Banning Facebook (and email and the whole shebang) during my mornings? I thought this would be tough but have done it readily each and every day. Guess what? Such a trivial (but no, it’s not) action dramatically increases my work focus, in myriad ways. Of course the penalty is that sometimes I don’t end up getting through my feeds, etc., but hey, no one has punished me for that yet. Another hooray!
In 2016 and 2017 I did poorly at daily planning and monitoring, so this year I’m aiming to do it daily. I know you can use apps, etc., but I’m having great success with a daily handwritten (but I use my Apple Pencil on an iPad) form. How marvellous to efficiently orient and reorient myself!
So . . . this Big Year is working well. I haven’t mentioned the dark side of all this perkiness, a descent into chronic insomnia, but I’ll deal with that when reporting to myself how the other Big Years are going.
Now, Andres, concentrate! The four weeks of February await.
An hour a day learning how to produce a book. How to self-publish. It’s more complicated than it looks. At each stage of the process, companies have sprung up to do it for you, for a buck or a cut. Such a wide subject cries for an introductory text and I’ve found one: “Choosing the Best Self-Publishing Companies and Services 2018: How To Self-Publish Your Book” by Jim Giammatteo & John Doppler.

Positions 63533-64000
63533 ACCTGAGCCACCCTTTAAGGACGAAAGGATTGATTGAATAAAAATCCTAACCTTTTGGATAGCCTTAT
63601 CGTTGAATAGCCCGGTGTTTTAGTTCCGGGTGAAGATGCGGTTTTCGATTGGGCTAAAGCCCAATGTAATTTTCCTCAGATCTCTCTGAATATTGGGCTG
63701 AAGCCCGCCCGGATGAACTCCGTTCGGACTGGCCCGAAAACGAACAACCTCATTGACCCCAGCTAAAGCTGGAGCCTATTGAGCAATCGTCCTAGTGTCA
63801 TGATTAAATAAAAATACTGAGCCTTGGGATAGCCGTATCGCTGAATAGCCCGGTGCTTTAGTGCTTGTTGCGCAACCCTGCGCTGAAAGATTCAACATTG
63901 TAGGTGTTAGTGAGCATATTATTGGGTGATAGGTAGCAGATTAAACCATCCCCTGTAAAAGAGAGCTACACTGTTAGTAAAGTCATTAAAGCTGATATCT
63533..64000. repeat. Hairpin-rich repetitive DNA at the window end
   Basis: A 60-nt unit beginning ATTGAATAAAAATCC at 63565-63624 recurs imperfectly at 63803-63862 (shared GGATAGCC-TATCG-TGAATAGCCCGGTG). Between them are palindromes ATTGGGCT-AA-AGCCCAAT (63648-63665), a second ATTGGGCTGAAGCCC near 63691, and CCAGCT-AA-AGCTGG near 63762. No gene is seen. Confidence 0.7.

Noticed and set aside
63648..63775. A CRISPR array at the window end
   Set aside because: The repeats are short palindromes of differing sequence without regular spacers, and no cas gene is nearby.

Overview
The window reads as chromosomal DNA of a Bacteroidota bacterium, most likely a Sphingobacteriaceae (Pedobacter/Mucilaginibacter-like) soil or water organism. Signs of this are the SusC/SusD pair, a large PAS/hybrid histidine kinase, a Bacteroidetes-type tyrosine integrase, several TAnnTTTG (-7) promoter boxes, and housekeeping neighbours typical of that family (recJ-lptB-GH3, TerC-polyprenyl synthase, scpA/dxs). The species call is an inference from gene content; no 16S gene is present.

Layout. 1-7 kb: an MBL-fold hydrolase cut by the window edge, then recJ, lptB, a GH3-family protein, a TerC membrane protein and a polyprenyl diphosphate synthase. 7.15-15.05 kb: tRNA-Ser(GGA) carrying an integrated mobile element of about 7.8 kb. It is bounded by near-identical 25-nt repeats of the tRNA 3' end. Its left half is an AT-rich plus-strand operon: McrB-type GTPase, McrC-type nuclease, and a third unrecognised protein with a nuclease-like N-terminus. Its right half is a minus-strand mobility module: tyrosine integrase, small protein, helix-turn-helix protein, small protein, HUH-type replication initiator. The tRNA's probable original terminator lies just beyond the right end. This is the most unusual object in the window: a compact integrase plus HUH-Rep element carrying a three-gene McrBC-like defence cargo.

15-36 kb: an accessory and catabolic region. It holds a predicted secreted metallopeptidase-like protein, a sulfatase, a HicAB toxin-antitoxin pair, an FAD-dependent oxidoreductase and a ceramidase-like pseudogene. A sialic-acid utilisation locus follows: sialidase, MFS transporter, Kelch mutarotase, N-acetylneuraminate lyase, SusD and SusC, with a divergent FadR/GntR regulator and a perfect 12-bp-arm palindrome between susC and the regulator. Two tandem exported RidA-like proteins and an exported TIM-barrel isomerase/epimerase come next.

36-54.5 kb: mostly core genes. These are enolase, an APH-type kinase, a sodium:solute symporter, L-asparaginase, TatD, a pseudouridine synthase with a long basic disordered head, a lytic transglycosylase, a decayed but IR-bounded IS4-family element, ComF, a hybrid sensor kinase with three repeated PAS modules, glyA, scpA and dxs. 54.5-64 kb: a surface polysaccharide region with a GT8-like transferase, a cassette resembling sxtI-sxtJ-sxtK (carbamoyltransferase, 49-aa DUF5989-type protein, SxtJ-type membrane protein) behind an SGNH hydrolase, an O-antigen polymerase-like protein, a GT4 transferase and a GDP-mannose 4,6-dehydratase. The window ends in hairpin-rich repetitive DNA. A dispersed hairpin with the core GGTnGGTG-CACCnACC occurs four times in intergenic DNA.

Here are the seven stages I need to navigate:
- Make me a book cover
- Physically make an ebook or print book, including delivering the text in a suitable format
- Distribute the ebook/print book to the places readers come
- Market and promote
- License other rights (audio, libraries, etc.)
I’m doing the first part right now. In the meantime this Big Year enforces discipline in negotiating all the complexities of the other six stages. The Giammatteo & Doppler book evaluates options for each stage and recommends the best ones. I cannot recommend it too highly.
For various reasons, some of them vaguely satisfactory, yesterday I diverted from regular drafting to catching up on an old task. What countries do I need to tell nuclear proliferation stories about? Different authorities on this subject use different lists of such countries.
Actually, this assignment is essential for figuring out how to draft my early chapter(s) on this subject, so no, I’m not really being sidetracked.
In front of my daily place of haunting, see the slick road bikes parked in a row! Inside me a tirade launches: why the fleck am I not in a great communal cycling group, witnessing dawns all across my town, living the dream of the bike?
Icy rationality kicks in. Andres, this year isn’t about silly cycling romance. Your Freshness Big Year is no big deal, bro, just very regular exercise, seeking steady incandescent energy for what is most important: your life and your damned book.
The opening verse of “Sweet Dreams,” the opening track of Angel Olsen’s Phases:
“Every time I close my eyes, something small within me dies. Can’t say if it’s dark or bright, but it’s all I’ve ever known and when I sleep, I sleep alone.”
Last year’s Rock Music Big Year brought Angel Olsen’s magnificent My Woman album to my attention, and Phases, an interim album of outtakes, etc., also delighted me. What intrigues me is that both have haunted me since, and today I brought them out to listen to while walking to and from Bar Ristretto. It’s the timbre, the sound, the boomy attention to detail, that hits my heart.
Meaning? Make 2018 count!